Confounding and Other Biases

One of the major limitations of using secondary data sources in observational studies is the potential for bias due to confounding, selection, and misclassification. The issues with these biases are more complex to deal with in MPES because of the existing differences in data architectures, coding systems, and practices and behaviors of health care professionals and patients across multi-national databases. For example, while the differences in data architectures and coding systems can be addressed by mapping domestic coding systems to a common international coding system and employing a CDM, international variations in coding practices will remain problematic, if not addressed, leading to misclassification bias or other types of biases. Because of the differences in physician behaviors and practices or health policies leading to different indications for the same treatment, confounding or selection bias is not easy to identify and has to be addressed within each database. For example, from our experience in AsPEN, the risk of hospitalized peptic ulcers and gastrointestinal bleeding in celecoxib users was lower than that in diclofenac users in most Asian countries including Japan, Korea, and Hong Kong, but not in Taiwan. We found that this was likely due to confounding by indication predominantly seen in Taiwan, because Taiwanese National Insurance reimbursed celecoxib only for patients with high risk of gastrointestinal events including those with previous gastrointestinal bleeding, concomitant anticoagulants, or rheumatoid arthritis requiring long-term steroid treatment. While CDM is a useful tool to standardize the database and coding systems, it does not standardize how the data is coded or what the coded data imply.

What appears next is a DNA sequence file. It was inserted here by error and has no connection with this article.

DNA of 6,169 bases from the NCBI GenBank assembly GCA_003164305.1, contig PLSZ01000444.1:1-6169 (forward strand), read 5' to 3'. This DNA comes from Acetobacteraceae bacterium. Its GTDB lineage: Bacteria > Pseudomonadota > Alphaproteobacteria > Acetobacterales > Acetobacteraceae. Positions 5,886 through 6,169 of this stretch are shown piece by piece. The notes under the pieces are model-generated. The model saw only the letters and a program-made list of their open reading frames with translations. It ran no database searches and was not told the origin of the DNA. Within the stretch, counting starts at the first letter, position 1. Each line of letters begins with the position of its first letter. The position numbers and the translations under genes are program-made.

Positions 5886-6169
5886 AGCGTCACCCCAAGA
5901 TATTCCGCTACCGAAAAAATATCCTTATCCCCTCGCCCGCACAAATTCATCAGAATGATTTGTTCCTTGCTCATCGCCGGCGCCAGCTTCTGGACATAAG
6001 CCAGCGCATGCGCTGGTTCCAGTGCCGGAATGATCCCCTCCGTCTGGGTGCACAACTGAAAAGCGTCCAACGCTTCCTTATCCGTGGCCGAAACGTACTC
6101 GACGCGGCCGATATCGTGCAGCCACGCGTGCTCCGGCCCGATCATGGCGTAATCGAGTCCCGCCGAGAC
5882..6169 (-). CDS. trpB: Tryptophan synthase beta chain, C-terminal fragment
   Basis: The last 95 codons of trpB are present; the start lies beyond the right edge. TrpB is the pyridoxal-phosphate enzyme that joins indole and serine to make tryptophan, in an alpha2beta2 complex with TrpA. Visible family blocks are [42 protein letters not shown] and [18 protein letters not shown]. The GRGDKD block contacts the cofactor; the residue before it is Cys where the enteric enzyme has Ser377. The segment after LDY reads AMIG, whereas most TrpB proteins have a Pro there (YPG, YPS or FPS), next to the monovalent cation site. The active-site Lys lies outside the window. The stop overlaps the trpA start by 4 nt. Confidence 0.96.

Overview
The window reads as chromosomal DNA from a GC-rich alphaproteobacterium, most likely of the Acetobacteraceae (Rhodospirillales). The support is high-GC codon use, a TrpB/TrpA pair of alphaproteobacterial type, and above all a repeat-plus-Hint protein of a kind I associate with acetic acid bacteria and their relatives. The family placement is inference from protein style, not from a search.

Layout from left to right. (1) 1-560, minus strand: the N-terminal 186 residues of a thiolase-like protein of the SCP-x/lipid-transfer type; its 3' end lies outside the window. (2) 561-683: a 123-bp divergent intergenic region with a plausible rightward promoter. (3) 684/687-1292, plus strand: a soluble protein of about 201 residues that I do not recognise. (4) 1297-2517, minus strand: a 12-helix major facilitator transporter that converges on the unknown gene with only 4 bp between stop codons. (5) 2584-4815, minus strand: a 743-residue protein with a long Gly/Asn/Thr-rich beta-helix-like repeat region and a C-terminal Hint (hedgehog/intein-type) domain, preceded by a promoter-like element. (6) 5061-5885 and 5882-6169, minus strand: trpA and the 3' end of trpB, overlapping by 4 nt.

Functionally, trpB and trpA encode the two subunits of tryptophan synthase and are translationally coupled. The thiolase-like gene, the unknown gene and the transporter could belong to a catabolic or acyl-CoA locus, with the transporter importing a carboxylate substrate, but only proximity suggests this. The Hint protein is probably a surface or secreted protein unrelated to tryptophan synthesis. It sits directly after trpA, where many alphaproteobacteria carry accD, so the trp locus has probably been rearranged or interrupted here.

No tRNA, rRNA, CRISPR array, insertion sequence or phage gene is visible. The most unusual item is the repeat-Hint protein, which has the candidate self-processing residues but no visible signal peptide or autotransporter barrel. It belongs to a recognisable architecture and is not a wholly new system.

Preventing/Adjusting Biases in Multinational Pharmacoepidemiologic Studies

Pharmacoepidemiologic principles also apply to MPES in preventing/adjusting for biases. The distributed network approach using CDM is the most practical and widely used approach in multi-database MPES. The first crucial step to valid MPES is to ensure that the conversion of CDM is not causing any data corruption or loss of data integrity in each data source, especially while mapping between domestic codes and standardized coding systems. Based on our experiences of the SCAN project, for example, we found that most countries already employed a common coding systems such as International Classification of Diseases (ICD) code, making it easier to apply CDM. Many databases also use a domestic coding system for drugs, and therefore, drug ingredients, strength, and route of administration became a foundation to map these codes to a standard coding system. Drug mapping was especially challenging for combination products. We broke down the combination products into ingredient level to improve the mapping.